Witchcraft of Salem Village by Shirley Jackson

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In 1692, Salem Village was a small community of Puritans located near Salem, Massachusetts.

A group of adolescent girls decided to form a club.  They enjoyed listening to Tituba, a slave from West India, talk about her childhood and the pagan worship practices of her family.

The girls accused Tituba of witchcraft.  They would throw themselves on the ground, roll around, and scream.  They claimed they were being tormented by the witch.  Tituba was convicted of witchcraft based on the girl’s performance.  Immediately after that, the girls started accusing other residents.  They even accused a five year old girl, who was then convicted of witchcraft.

A little over a year later, hundreds of people had been accused and convicted.  Most of them were in prison; however, nineteen had already been executed and an unknown number of victims died in prison.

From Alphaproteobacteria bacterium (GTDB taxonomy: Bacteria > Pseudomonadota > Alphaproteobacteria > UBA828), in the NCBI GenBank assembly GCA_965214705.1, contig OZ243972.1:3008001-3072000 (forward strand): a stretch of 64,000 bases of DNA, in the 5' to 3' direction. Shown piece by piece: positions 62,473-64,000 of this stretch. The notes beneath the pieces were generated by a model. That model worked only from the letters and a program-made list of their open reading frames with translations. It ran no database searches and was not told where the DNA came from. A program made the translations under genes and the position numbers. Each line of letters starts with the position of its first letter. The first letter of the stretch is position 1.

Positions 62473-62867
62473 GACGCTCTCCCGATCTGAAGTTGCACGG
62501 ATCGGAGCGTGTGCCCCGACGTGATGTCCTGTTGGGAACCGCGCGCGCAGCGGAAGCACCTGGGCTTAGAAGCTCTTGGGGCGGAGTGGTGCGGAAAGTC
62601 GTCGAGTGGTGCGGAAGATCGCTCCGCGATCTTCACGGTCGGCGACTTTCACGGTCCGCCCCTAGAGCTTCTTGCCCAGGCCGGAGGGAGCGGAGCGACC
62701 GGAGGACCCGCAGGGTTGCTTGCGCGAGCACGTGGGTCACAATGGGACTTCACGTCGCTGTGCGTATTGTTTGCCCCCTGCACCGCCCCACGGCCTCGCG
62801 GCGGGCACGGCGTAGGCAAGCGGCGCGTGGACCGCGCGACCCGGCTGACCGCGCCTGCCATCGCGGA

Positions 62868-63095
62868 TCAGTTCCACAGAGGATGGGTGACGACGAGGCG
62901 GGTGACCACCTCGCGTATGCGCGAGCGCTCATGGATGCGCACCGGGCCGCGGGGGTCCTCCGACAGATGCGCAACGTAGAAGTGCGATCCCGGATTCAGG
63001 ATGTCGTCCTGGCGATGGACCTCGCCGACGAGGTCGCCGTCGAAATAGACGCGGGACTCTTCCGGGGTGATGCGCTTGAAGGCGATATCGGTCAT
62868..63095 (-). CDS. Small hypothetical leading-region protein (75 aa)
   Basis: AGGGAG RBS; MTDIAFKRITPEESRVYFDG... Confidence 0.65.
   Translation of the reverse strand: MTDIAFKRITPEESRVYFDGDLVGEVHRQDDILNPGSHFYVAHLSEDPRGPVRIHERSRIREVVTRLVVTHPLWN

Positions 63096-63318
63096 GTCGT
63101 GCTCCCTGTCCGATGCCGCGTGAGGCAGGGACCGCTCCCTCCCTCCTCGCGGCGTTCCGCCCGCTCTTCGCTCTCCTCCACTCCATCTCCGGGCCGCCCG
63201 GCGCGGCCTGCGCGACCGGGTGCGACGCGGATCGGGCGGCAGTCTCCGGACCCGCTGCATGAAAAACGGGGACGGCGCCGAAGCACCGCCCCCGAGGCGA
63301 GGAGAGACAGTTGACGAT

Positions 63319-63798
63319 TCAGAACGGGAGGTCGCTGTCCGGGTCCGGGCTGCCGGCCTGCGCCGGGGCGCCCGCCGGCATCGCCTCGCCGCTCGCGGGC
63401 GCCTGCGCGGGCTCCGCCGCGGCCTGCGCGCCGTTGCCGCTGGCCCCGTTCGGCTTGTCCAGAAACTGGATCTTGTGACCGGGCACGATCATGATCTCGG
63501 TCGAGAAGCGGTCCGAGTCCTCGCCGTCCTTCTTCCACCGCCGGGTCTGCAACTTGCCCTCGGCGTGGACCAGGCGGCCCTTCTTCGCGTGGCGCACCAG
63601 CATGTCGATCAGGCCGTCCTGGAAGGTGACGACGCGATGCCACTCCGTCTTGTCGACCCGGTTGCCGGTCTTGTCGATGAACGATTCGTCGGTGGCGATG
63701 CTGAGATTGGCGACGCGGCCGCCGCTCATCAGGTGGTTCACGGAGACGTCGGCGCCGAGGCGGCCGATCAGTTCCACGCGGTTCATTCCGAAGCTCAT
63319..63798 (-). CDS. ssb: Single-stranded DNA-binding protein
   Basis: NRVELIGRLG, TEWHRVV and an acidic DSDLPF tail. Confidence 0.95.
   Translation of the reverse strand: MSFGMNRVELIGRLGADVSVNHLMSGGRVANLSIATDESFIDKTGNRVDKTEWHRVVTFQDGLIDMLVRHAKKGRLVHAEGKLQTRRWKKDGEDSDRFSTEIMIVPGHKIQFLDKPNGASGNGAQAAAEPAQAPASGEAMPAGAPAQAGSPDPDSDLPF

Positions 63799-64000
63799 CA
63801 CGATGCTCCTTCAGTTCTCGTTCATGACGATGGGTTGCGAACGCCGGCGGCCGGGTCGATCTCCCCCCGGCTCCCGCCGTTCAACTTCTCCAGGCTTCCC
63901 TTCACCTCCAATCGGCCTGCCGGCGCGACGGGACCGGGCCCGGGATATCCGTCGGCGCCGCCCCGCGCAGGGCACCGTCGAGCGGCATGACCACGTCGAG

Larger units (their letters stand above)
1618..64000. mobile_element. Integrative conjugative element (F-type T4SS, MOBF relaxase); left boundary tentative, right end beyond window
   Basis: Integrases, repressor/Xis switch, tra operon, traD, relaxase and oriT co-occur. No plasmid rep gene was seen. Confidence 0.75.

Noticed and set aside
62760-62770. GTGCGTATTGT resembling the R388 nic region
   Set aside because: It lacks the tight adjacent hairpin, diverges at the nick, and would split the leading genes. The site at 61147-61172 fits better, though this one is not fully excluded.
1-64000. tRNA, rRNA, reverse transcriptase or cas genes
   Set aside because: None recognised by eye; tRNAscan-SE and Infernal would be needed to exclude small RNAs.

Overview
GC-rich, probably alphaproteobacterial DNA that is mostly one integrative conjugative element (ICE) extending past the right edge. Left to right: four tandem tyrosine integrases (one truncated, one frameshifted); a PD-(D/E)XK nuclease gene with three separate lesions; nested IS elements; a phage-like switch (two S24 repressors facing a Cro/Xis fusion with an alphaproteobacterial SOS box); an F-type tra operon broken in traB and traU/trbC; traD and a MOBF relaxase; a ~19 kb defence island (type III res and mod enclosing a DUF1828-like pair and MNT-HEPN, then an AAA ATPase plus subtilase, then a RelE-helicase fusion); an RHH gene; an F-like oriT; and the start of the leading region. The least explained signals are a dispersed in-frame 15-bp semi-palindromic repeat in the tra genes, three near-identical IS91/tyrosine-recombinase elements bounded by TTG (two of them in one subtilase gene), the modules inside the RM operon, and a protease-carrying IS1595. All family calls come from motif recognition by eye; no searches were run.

The witch trials were starting to have a negative impact on the whole community.  Farms were left abandoned and food was becoming scarce.  Slowly, people stopped believing the girls and ignored their antics.

Years later, the judges admitted they convicted innocent people based solely on the girl’s claims of being tormented by witches.

I wonder what became of those girls.  They are responsible for sending people to their death.  The only thing they had to gain was fame and entertainment.  Did they feel guilty for their role in this tragedy?  Was the ring leader a sociopath?

3 thoughts on “Witchcraft of Salem Village by Shirley Jackson

  1. The witch trials fascinate me too. It shows how easy it is to instill mass hysteria and get a community (country) to commit atrocious acts with no proof of quilt. I, too, wonder what happened to the girls. They really should have been punished for their roll in these “murders,” but the town probably just wanted to put it behind them. I can’t imagine being one of them and seeing someone drowned because of what I had done. It’s sad.

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